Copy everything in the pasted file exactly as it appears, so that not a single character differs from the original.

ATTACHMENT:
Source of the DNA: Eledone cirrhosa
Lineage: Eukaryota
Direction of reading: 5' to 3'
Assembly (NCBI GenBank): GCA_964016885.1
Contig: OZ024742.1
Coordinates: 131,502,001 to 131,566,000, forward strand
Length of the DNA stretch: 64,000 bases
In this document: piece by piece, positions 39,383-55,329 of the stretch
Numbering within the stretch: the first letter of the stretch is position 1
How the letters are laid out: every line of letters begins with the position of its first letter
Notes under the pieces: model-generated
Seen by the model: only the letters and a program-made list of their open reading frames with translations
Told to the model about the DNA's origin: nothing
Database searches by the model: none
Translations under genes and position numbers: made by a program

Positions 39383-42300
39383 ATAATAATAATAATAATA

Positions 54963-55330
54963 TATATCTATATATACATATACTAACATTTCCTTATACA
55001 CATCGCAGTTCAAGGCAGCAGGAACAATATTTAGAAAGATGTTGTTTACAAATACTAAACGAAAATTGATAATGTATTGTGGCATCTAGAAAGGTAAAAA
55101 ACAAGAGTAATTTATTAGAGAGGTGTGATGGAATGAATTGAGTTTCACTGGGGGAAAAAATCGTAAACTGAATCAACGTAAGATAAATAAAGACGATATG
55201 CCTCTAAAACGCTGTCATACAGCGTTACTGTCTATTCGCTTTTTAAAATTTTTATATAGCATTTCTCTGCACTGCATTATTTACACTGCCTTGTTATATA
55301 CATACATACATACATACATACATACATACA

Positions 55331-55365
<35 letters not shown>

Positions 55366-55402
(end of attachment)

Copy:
Source of the DNA: Eledone cirrhosa
Lineage: Eukaryota
Direction of reading: 5' to 3'
Assembly (NCBI GenBank): GCA_964016885.1
Contig: OZ024742.1
Coordinates: 131,502,001 to 131,566,000, forward strand
Length of the DNA stretch: 64,000 bases
In this document: piece by piece, positions 39,383-55,329 of the stretch
Numbering within the stretch: the first letter of the stretch is position 1
How the letters are laid out: every line of letters begins with the position of its first letter
Notes under the pieces: model-generated
Seen by the model: only the letters and a program-made list of their open reading frames with translations
Told to the model about the DNA's origin: nothing
Database searches by the model: none
Translations under genes and position numbers: made by a program

Positions 39383-42300
39383 ATAATAATAATAATAATA

Positions 54963-55330
54963 TATATCTATATATACATATACTAACATTTCCTTATACA
55001 CATCGCAGTTCAAGGCAGCAGGAACAATATTTAGAAAGATGTTGTTTACAAATACTAAACGAAAATTGATAATGTATTGTGGCATCTAGAAAGGTAAAAA
55101 ACAAGAGTAATTTATTAGAGAGGTGTGATGGAATGAATTGAGTTTCACTGGGGGAAAAAATCGTAAACTGAATCAACGTAAGATAAATAAAGACGATATG
55201 CCTCTAAAACGCTGTCATACAGCGTTACTGTCTATTCGCTTTTTAAAATTTTTATATAGCATTTCTCTGCACTGCATTATTTACACTGCCTTGTTATATA
55301 CATACATACATACATACATACATACATACA

Positions 55331-55365
<35 letters not shown>

Positions 55366-55402